Alexandria, VA This past weekend, about 20 Georgetown students and a few Front Porchers enjoyed magnificent weather, food, conversation, and good cheer in a beautiful setting in western Virginia for the second annual Tocqueville Forum student retreat. We were especially fortunate to be treated to two fine lectures by Mark Mitchell (on Wendell Berry) and Jason Peters (on beached fish, making out, Augustine and the virtues of dirt), as well as the opportunity to read, talk, dine, fish, bike, hike, throw horseshoes, and spend long evenings together over pool, cards, and a game of Trivial Pursuit for the ages.
I opened the proceedings on Friday evening with a lecture that I entitled “In Defense of Culture,” which was broadly the theme of our weekend’s discussions (among other things, we read selections from Josef Pieper’s Leisure: The Basis of Culture, and Romano Guardini’s wonderful little book, Letters from Lake Como). The text of my lecture follows:
In Defense of Culture
Second Annual Tocqueville Forum Student Retreat
Today, in and beyond the academy, we tend to use the word “culture” promiscuously and without any real understanding of the deeper meaning of the word. At institutions such as Georgetown, and most other modern institutions of higher learning, we speak frequently of the fact and virtues of multiculturalism; while beyond the gates of academe, the word “culture” is most often combined with the adjective “popular,” indicating most often varied offerings on different forms of electronic media. Yet, while the word “culture” rolls easily from our tongues, it is not often that reflect on its meaning – and further, whether “culture” continues to exist in today’s world in any real sense. It is on the idea and meaning of the word and concept “culture” that we will devote our attention during this short but vital weekend.
I want to begin this day and a half of sustained reflection with a fairly straightforward conclusion: the modern world is unfriendly toward culture, and in particular, its dominant political philosophies have combined to displace culture from its ancient place of pride, to eviscerate culture in any meaningful sense and to leave behind a disordered set of fragments that we now call “multiculturalism.” In the next few minutes, I want to lay out a case that modernity is actually an anti-culture, a way of life that seeks wherever possible the elimination of culture and its replacement by a globalized anti-cultural monoculture, a homogenous way of life that exists in profound contradiction to the basic elements of culture that were once the assumed way of life.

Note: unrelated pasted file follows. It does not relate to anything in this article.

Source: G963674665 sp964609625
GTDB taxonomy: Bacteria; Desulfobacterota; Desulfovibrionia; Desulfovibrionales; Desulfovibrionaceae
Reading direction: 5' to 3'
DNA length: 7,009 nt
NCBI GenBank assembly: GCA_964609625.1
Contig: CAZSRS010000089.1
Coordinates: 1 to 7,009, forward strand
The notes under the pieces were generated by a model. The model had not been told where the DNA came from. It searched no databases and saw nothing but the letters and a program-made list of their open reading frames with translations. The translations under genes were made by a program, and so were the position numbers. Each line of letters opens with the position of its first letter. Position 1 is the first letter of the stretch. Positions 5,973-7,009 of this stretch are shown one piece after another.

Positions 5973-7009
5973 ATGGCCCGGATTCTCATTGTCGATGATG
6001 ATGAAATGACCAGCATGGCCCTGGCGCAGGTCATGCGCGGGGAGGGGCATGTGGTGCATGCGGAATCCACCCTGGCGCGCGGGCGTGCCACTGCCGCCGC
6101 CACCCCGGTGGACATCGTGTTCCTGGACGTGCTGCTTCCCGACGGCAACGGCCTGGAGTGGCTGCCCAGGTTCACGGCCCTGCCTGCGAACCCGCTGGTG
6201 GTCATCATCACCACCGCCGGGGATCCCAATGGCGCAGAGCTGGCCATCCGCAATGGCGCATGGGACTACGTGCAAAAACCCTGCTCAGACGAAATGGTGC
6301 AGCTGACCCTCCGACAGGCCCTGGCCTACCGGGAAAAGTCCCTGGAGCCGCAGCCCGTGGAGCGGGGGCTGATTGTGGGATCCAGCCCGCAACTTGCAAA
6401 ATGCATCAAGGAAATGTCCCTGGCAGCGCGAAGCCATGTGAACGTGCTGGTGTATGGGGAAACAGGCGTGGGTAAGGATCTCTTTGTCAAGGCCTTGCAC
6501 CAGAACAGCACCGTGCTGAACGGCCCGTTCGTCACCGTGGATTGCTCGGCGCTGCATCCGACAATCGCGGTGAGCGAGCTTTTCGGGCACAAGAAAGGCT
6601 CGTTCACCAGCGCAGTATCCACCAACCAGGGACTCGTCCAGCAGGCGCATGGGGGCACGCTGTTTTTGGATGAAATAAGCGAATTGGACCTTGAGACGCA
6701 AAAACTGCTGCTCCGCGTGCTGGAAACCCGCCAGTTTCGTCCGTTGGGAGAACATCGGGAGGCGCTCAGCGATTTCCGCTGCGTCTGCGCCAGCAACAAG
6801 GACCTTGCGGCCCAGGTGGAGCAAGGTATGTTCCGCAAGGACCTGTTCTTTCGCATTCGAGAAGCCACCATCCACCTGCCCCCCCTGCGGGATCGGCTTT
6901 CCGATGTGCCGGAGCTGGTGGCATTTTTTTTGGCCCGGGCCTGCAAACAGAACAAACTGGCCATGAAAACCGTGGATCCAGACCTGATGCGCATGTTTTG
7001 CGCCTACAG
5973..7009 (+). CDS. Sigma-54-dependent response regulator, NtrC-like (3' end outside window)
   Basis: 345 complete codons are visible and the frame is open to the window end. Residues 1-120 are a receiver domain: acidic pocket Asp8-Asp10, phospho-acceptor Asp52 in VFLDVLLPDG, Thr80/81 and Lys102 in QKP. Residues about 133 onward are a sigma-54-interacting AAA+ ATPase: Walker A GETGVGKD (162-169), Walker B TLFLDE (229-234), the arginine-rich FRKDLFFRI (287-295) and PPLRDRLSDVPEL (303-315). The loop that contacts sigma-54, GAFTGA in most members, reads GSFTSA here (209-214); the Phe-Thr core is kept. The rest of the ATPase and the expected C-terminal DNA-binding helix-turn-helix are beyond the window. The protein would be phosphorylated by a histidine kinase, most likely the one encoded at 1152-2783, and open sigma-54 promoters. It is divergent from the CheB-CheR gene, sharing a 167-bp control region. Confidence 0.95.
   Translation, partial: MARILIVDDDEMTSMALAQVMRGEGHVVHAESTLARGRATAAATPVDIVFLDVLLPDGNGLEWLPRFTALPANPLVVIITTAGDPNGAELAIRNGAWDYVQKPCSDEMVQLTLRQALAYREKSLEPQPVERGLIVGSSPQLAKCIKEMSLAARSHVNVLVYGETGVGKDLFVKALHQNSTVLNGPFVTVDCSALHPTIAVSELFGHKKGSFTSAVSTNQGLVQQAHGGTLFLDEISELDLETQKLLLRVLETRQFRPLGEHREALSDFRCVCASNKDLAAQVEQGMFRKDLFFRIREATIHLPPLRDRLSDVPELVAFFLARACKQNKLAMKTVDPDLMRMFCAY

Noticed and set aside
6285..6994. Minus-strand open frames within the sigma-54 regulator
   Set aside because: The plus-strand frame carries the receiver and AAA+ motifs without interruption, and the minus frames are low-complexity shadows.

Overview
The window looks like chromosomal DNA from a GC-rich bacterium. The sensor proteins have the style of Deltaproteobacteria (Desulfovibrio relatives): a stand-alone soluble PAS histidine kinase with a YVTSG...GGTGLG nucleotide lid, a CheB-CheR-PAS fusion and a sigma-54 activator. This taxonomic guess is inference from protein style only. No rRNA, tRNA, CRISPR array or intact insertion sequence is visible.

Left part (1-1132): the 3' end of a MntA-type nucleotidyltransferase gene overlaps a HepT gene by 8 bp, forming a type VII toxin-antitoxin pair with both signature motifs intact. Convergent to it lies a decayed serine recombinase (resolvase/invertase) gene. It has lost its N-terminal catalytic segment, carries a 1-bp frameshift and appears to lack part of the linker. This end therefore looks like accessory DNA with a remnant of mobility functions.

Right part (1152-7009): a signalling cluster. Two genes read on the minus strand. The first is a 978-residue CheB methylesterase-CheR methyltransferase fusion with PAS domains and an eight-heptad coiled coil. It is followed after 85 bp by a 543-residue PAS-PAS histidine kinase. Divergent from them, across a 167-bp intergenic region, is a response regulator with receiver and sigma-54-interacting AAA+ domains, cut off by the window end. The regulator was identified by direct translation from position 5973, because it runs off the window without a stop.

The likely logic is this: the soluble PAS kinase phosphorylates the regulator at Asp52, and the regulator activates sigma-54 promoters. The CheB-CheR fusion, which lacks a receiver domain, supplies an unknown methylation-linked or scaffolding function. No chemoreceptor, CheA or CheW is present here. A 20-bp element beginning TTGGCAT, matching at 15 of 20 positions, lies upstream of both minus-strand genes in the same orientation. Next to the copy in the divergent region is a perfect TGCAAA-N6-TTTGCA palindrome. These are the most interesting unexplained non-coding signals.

The political philosophy as a whole that has effected this destruction of culture is the dominant school of thought – and life – of the modern period, namely liberalism. Liberalism, in its many forms – whether classical or progressive, whether purportedly on the Right or the Left – shares one basic feature in common, namely a hostility to cultural forms that are a pre-modern inheritance. Whether in the form of classical liberalism that forefronts individualism, or in the form of progressive liberalism that aspires to collectivism, both forms of liberalism seek to effect their ends by the same means – namely, the displacement of culture. Indeed, I would go farther to argue that the two have combined in a pincer movement, alternating in their claims toward the common end of detaching people from traditional forms and ways of life in favor of various visions of liberation.